Furthermore, Wahlang stated that the sacred forest located at Sohra Rim got its name from this boat and till date; this forest has been called ‘Law Lieng’ or ‘Boat forest’. He said that previously, rites and rituals used to be conducted inside this forest but with time, people shifted their place of worship from this forest to a nearby valley, now fenced and cemented, an altar where faithful of the Seng Khasi from this village gathers every once a year to offer their obeisance.

The Sordar said their ancestors believed that this boat could be Noah’s Ark. However, there are other explanations which say that the boat belonged to early settlers of the then hilly areas. “It was said that most of the places like Sohra and the villages beyond it including the areas located in West Khasi Hills including Mawsynram, lies underwater (Bay of Bengal) millions of years ago, which explains the fertility of the land and the discovery of aquatic fossils,” veteran journalist and elder of Seng Khasi Sumar Sing Sawain said.
While a detail study and research to ascertain the existence of the boat is yet to be conducted, Wahlang said that it seems this place has attracted many scholars and students of universities and colleges including tourists.

A little about Sohra Rim—This village derives its name from the early settler, whose name was Sohra, an elderly woman who settled in this place for many years but later moved to Sohra. This village housed as many as 100 households, majority of whom are still linked to their ancestral faith, Ka Niam Khasi.

(The writer can be reached at mawrie.iban@gmail.com and iban@thenortheasttoday.com)

Meet Phoebe & Baljit from Shillong who are setting fast and furious goals for people

~~By Natasha Dkhar

“The thrill of Speed overcomes the fear of Failure”

The passion for speed,the love for cars and the thrill they seek in driving is what brought the duo together as a team to conquer new heights in one of the extreme sports in the world.The duo have left no stone unturned ever since as they with their mean machines are taking motorsport to a new level.The dynamic duo are none other than Phoebe Dale Nongrum & Baljit Singh Tedwal from Shillong.

In an exclusive interview with TNT-The Northeasttoday,the duo will tell us about their journey as partners and many more…

TNT: Give us a brief Bio about the two of you?

Baljit Singh Tedwal: I started out my Journey in Motorsport with Motocross in the year 1998. I have competed in 17 Motor Cross and won 13 podium. Then I started getting into Autocross later and won a few race and side by side I have competed in a few National Rallies and brought home 3 Wins for the Northeast … The passion that I had never stopped but grew more and more each day. As of now I am concentrating more on upcoming National Rallies..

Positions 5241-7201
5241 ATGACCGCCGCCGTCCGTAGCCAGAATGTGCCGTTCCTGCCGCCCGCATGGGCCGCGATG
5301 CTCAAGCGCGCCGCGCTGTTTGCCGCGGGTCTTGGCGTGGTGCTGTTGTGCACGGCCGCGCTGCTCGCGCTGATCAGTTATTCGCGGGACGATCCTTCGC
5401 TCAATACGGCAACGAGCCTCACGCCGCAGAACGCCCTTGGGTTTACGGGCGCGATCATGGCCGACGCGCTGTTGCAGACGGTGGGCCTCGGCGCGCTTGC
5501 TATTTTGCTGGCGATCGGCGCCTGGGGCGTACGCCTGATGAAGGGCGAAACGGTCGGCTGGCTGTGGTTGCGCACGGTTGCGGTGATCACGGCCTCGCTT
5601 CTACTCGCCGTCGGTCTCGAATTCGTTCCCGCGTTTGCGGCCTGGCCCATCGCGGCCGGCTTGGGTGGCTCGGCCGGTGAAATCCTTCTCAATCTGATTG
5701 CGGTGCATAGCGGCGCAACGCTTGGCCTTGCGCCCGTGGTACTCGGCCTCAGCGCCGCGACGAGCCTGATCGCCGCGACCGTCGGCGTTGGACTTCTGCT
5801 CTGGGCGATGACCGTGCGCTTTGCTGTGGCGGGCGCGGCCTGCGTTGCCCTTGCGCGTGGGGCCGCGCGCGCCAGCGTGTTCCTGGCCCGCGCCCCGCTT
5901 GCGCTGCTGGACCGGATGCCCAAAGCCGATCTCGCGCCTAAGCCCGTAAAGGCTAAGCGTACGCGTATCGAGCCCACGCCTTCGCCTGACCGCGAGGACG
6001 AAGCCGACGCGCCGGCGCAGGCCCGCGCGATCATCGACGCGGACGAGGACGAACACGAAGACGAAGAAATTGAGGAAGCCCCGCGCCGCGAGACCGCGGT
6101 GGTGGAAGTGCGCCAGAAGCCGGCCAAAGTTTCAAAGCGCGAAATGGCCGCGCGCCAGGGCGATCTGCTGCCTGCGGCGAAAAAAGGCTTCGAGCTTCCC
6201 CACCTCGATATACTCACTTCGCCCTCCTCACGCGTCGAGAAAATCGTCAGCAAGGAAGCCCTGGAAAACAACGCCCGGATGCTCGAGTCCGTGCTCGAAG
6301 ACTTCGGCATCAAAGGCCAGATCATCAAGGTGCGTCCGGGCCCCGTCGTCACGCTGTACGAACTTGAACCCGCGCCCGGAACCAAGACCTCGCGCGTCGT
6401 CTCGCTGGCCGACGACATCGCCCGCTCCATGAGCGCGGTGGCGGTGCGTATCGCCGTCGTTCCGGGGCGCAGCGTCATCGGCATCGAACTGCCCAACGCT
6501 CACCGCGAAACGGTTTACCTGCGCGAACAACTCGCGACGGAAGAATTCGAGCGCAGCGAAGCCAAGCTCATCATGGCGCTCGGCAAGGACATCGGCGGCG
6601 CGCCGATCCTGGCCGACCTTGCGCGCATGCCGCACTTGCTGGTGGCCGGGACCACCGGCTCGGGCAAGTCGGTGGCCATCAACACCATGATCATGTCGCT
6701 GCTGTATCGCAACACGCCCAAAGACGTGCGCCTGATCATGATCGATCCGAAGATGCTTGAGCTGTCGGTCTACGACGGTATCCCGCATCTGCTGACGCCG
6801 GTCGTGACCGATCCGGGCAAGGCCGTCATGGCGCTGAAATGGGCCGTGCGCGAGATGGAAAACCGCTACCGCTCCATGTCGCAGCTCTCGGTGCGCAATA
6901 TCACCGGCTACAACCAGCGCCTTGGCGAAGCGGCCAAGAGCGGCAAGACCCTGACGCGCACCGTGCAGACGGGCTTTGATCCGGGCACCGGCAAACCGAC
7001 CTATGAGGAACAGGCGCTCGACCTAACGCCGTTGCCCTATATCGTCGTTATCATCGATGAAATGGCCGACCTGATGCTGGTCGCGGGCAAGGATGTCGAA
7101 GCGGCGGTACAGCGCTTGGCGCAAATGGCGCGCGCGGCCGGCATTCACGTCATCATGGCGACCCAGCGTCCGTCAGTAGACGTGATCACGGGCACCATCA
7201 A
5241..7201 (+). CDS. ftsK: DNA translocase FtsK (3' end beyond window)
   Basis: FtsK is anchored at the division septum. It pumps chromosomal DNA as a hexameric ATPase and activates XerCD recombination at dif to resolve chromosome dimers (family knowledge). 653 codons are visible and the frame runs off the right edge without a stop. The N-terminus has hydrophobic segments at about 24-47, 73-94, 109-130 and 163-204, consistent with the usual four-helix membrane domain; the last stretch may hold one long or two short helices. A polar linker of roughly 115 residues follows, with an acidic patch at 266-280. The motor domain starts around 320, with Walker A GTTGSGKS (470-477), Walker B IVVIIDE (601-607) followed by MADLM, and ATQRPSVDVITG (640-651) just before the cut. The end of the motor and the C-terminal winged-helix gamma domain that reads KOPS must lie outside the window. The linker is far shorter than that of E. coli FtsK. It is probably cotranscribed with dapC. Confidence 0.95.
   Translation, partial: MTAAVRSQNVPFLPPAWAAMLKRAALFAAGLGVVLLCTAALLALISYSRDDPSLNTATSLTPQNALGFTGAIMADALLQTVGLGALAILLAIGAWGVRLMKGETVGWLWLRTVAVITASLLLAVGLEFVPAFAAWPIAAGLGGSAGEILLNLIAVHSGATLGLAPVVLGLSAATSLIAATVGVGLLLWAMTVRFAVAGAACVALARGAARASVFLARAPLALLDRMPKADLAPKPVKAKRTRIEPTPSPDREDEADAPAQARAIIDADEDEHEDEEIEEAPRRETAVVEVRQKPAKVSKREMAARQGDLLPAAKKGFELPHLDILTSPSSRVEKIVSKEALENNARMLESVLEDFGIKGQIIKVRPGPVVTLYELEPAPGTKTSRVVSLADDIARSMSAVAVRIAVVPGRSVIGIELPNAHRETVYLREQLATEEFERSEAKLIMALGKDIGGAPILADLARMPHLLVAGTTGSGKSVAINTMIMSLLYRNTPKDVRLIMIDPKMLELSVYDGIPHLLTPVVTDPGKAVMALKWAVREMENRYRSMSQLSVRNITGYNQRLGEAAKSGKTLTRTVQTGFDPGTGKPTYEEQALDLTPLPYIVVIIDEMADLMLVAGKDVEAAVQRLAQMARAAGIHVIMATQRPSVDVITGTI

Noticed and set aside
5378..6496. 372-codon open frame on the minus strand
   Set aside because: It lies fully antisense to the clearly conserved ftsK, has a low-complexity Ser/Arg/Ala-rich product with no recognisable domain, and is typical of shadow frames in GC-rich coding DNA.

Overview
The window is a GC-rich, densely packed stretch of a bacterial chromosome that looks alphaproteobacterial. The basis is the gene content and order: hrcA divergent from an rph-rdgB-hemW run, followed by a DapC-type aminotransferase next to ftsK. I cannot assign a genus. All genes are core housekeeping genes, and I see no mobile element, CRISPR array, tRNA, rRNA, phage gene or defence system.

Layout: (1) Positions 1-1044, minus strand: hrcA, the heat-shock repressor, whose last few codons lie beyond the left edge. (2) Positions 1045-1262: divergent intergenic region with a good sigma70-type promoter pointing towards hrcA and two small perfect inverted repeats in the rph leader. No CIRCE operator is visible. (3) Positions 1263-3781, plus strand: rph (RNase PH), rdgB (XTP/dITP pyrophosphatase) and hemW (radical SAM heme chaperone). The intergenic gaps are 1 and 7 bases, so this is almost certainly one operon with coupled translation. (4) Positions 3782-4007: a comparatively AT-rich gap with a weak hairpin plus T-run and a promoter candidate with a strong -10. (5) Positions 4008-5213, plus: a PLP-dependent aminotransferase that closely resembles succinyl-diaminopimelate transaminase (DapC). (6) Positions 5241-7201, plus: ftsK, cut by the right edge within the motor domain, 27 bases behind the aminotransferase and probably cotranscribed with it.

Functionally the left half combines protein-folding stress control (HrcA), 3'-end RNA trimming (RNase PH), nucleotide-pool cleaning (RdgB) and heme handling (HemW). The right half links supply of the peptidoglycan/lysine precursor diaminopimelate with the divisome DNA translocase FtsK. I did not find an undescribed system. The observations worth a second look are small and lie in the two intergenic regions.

Phoebe Dale Nongrum: I grew up having the Passion for speed, the love for cars and bikes. As I was growing up I would have these small drag Race, but as there was no platform for a woman in the Racing track in Shillong, I left town to pursue my studies and had been away for over a decade. But it is when I had returned back whereby some friends of mine had organized a local autocross event and asked me to give it a try.Without hesitation I said yes and ever since my journey in this extreme sport has continued.

IN PICTURES | Rock graffiti: Meghalaya’s SWKH spreads a unique kind of voter’s awareness

In Pictures | August 10, 2018

In the remote areas of South West Khasi Hills in Meghalaya where communication challenges exist, voter’s awareness is exhibited through a unique and durable way: rock graffiti.

Indigenous band “Ahowee’ from Garo Hills is taking music to a whole new level!

Interviewed by PREETTY Ch. MARAK | July, 2018

As we know music runs in Northeastern people’s blood whether young or old. One of the famous band who not only captivated people’s attention but has also brought the A’chik culture alive is none other than the “Ahowee band”. Their fusion of Garo music is worth listening, but what makes it so different is the folk touch with traditional instrument fusion, the blending of “Ajia” used by the band makes it more unique.

As the name suggest ‘Ahowee’ means victory, it has already conquered the hearts of many people with its A’chik touch. From the soothing ‘Apa de’ to the head banging ‘Airokrak’ songs, this band has made people realize that music can also revive the traditions and culture.

Here is an exclusive interviews of the band by TNT-The Northeast Today

TNT: Briefly introduce your band members to our readers

AHOWEE: The band comprises of 7 members

Gabriel G. Momin – Vocals/Flute/Dotrong/Sarenda

Gifford R. Marak – Guitars/Dotrong